His legacy may still stand, but his reputation is in tatters.

Monday, February 5, 2018

"Bettor X" Who cleaned up on World Series, wins again.

Remember the unnamed bettor who made Millions on the World Series?

He (or she) is back, and they've won again on the Super Bowl

As near as I can tell from the reports Bettor X laid $5.2 MM on the Eagles M/L and came away a winner, bets that will pay him (or her, but likely him based on reports) somewhere around $8MM and is almost sure to swing most Vegas sports books to only their 3rd loss in the last 38 years on the big game.

So far William Hill as reported a loss, as has CG Technologies. The Westgate Superbook says that they did "fair" on the game but horrible on props, and are relying on advance wagering to pull them into the black.

The Las Vegas Review-Journal has more details in this story.

Either way this is a pretty epic run by a mystery man who will either fade away a legend in the sports betting world, emerge as the biggest tout in history, or will eventually watch the vig catch up to him (or her) and come crashing down. 

Either way it's been a fun story to watch.

Given the mysterious nature of all of this I'm surprised Floyd Mayweather hasn't claimed to be Bettor X as of yet.

Super Bowl LII: The Good, the Bad, and the Horrific

First off, America got to see yet another entertaining NFL Football game in Minnesota. Part of the reason for this is because it played like a college football game.

 - A lot of offense
 - Creative play calling
 - Risk Taking
 - Poor kicking
 - Bad Defense
 - Good Offense.

In the end the Eagles pulled the upset over the Patriots 41-33 and in Philadelphia there was much rejoicing, climbing greased poles, flipping over cars, lighting things on fire and (go look it up) eating horse manure.

Imagine if the Eagles would have lost.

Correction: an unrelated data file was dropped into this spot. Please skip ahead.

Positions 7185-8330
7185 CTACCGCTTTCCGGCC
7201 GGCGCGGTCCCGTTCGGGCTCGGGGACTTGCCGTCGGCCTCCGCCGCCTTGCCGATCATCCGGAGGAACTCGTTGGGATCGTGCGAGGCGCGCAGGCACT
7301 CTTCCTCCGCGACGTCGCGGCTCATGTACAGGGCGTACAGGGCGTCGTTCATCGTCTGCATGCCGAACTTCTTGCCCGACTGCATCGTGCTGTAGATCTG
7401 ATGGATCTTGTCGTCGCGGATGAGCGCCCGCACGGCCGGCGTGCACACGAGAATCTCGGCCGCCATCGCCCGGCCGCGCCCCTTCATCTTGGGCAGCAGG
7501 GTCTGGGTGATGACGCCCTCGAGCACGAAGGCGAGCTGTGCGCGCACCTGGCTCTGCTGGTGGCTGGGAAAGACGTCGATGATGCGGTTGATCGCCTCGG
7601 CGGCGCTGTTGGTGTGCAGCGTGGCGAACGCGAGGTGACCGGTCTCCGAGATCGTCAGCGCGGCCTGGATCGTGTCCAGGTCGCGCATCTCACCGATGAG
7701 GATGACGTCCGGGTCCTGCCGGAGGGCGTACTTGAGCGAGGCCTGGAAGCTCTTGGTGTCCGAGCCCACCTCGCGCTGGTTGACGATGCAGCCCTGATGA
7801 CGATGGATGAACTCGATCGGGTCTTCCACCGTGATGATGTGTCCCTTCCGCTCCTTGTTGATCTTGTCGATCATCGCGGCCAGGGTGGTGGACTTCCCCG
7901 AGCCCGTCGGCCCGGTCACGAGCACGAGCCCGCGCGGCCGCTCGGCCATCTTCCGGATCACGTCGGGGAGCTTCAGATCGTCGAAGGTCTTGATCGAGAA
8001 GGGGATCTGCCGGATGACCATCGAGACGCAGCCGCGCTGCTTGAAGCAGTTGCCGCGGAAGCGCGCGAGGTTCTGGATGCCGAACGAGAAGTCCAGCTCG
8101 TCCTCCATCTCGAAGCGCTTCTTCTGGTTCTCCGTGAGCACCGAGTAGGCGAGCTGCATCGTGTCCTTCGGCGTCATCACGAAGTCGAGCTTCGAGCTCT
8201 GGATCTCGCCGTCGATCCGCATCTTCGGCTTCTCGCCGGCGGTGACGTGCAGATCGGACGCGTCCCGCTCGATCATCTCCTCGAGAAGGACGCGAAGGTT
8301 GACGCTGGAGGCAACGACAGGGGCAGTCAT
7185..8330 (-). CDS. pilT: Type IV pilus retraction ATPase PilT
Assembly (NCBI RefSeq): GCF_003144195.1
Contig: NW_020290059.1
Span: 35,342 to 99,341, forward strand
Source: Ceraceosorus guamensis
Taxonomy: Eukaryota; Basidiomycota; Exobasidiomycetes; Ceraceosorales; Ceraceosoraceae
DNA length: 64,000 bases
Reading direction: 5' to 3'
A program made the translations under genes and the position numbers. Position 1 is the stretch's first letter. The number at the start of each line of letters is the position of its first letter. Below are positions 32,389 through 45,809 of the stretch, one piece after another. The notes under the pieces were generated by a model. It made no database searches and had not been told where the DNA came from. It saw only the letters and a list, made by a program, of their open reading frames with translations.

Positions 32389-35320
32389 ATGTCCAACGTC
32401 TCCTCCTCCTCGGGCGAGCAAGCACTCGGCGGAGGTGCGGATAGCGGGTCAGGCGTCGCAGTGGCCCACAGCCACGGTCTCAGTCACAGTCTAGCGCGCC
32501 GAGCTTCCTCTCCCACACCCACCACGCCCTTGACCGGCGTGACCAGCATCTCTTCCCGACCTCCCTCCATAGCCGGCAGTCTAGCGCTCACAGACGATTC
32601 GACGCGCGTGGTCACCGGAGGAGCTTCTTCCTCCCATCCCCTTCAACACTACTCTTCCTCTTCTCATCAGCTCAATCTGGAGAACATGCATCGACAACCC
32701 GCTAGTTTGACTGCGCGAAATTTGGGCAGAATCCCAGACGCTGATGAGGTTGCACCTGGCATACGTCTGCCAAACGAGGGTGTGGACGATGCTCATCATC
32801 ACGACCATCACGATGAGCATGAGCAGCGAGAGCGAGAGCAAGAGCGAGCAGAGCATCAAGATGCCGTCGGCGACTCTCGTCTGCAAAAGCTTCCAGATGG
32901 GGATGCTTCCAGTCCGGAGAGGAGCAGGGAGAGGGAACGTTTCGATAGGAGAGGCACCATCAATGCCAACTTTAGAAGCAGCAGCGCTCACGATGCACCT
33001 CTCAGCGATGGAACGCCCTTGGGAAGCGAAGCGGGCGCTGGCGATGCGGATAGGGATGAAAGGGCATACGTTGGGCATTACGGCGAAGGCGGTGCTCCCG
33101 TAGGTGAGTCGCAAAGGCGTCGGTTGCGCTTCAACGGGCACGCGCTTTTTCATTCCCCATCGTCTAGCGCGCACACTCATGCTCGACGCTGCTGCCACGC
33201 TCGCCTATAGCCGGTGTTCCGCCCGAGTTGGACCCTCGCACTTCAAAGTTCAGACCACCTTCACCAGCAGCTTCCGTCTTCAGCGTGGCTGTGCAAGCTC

The problem for most people with this game was that you had arguably the two worst NFL fan-bases going head to head to see who could out-douche the other. It's also a problem that you either love these two teams, or don't really care all that much about them. (although, to be fair, you can say that about almost any NFL team)

I was so "meh" on this game initially that I really didn't care who won. I tuned in for three reasons.

1. It was the Super Bowl and, by extension, pretty much the only thing on.
2. Commercials
3. The halftime show.

So, the game didn't disappoint, I thought the halftime show was entertaining (some didn't though, but cracking on the halftime show is now more of a National pastime than actual criticism) and the commercials were generally awful.

Seriously.  Super Bowl commercials have gotten so bad we're down to arguing whether a dual rap or a clever twist by Tide was the best of the night.  Even the Bud Light commercial was underwhelming.

I thought Tide was the clear winner, with Alexa losing her voice providing some comic relief. Toyota, T-Mobile and Dodge Ram made me want to actively avoid their products (Please, don't preach at me)

Most of the other commercials were just not very memorable, as I've pretty much forgotten them already.

The horrific part of the night was NBC's broadcast.  From the creepy animation to Al Michaels having an off night to Cris Collinsworth's public display of affection toward Tom Brady the entire thing was a mess.  You knew it was going to be rough when Michaels kept confusing play-action passes with "RPO's" (which they then provided an on-screen definition for) and overusing the term all night long.

Cris Collinsworth is devolving as an announcer before our eyes each and ever game. When he wasn't trying to proposition Tom Brady he was obsessing over minutia in a veiled attempt to cause some controversy that wasn't there. 

Yes, the NFL catch-rule sucks, but both plays were reviewed, and the calls are the calls. 30 minutes after the fact and Collinsworth was STILL droning on and on and on and on and on.

All of this and I haven't even the creepy CGI quarterbacks they kept showing.....